[pullquote cite=”” type=”left, right”][amazon text=Amazon&template=carousel&chan=That Film Guy&asin=B0000UI2OG][/pullquote] Proving once again that fact can trump fiction even with a seemingly mundane subject, Oscar nominated Spellbound follows 8 children as they prepare for the 1999 Scripps Howard National Spelling Bee. Qualifying for the bee starts with millions of school children entering regional competitions, around 250 of which qualify for the national contest held each year in Washington DC. The national contest is a two day affair which eventually results in a single winner being crowned the champion. Each child has only one strike – spell one word wrong at any stage of the regional or national competition and it is game over.
Each child featured is quite unique, albeit sharing the same high level of intellect as their peers. Whilst most are articulate and personable, characters such as Harry who gurns as he talks and rarely pauses for breath are what make this all the more interesting and it is not simply a case of sitting watching the smart kids show off their spelling prowess. With such an eclectic mix, it is hard not to be sucked into their stories and root for them to succeed, particularly those without such a privileged upbringing.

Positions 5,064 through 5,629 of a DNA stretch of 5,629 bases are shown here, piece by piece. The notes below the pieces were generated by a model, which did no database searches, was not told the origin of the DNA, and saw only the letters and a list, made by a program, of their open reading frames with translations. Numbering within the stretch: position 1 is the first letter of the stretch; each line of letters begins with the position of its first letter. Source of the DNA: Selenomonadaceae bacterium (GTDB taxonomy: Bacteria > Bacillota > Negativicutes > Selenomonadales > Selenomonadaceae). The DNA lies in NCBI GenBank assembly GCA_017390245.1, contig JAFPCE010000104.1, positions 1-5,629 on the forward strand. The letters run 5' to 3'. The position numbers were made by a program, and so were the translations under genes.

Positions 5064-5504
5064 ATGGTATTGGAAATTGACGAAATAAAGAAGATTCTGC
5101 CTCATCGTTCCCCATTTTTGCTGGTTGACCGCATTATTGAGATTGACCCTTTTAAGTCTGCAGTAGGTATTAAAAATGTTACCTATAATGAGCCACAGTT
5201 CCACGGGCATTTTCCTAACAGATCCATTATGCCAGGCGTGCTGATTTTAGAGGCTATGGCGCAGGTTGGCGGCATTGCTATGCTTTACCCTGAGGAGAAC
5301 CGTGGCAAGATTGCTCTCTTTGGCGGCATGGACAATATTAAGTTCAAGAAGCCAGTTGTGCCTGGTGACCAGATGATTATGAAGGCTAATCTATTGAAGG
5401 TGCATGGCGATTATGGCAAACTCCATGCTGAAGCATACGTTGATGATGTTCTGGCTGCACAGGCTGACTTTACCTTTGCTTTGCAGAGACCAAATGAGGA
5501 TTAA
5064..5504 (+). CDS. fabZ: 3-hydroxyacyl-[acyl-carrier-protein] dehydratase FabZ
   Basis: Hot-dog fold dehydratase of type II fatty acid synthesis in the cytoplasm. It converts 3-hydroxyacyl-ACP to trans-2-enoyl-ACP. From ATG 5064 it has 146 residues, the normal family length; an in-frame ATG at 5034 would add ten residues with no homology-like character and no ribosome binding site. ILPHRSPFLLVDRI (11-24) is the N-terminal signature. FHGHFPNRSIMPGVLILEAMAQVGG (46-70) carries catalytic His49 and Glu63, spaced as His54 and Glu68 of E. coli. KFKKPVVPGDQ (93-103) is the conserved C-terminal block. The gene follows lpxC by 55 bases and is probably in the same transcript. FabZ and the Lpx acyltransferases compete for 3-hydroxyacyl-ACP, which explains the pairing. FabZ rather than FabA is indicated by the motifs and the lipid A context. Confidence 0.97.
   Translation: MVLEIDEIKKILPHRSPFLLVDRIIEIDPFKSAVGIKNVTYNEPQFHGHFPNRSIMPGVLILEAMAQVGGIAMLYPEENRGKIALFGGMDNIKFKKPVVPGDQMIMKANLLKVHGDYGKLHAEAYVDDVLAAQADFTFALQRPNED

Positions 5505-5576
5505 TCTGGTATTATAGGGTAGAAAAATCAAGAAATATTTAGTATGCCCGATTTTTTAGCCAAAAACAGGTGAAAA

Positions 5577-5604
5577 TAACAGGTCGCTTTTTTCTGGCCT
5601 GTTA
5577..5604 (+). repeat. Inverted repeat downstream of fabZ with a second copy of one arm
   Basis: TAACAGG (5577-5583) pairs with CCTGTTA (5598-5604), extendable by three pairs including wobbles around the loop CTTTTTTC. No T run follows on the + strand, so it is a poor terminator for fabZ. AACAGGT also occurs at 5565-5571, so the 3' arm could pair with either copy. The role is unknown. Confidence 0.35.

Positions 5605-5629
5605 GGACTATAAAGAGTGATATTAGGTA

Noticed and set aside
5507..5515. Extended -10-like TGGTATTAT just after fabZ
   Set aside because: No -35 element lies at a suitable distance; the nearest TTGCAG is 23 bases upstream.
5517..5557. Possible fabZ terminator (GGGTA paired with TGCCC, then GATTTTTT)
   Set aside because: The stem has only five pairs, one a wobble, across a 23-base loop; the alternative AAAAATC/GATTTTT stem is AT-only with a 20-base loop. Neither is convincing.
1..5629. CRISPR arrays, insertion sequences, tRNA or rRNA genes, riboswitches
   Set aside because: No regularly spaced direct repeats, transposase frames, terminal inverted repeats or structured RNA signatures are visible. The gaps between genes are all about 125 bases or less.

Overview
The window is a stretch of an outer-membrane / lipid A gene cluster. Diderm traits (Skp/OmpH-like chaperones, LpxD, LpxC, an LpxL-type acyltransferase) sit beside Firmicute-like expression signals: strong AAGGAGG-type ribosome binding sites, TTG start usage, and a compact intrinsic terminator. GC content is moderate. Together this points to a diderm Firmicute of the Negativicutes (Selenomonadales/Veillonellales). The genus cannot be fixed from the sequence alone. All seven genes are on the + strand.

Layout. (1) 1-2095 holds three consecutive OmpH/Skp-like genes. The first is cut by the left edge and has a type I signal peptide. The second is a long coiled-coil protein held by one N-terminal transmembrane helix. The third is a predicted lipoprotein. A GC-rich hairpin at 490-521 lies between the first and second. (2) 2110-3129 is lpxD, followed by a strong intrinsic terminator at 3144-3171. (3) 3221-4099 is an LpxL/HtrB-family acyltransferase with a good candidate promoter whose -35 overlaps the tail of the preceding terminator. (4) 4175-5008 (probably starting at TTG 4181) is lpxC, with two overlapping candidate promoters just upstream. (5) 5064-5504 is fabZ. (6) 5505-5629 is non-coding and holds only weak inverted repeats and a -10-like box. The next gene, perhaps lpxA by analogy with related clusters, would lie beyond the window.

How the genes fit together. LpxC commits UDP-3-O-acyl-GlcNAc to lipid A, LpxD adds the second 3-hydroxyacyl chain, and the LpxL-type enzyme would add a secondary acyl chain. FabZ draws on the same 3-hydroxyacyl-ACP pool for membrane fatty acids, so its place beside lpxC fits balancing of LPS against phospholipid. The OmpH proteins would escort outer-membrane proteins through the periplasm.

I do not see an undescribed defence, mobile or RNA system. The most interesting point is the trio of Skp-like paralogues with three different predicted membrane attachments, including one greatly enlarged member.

Without spoiling things too much, the film makers had clearly done their research well as the children they had selected to follow all make it to the national competition with most doing astoundingly well. Whilst it is probable that more children than the 8 children featured were shown, those 8 are dotted far and wide across America meaning that the logistics and cost of filming many more would have made it impossible. You have to admire film makers who select their subjects this well as without such good research, this could have ended as a bit of a damp squib if no-one made a deep run at the title.
The level of dedication that the kids demonstrate is simply mind boggling and with their (mostly) supportive parents, they cram in hour upon hour of dictionary study digesting not just the words themselves but learning the etymology so that should a tricky word arise, they have a good shot at spelling it correctly by using what they have learnt from other words hailing from the same origins. Indeed Spellbound out more than once during the climactic finale showing that it is not simply a memory contest but goes beyond simply digesting a list of words and trying to recall them.
After spending the first hour meeting the kids, the last 40 minutes of Spellbound covers the national bee itself which is genuinely tense as the spellers go up one by one and wait for the dreaded bell to chime if they have spelt their word incorrectly. For one talented youngster, there is no bell but will it be one of the kids we have been following on their journey to the biggest stage of all? It is worth watching to find out.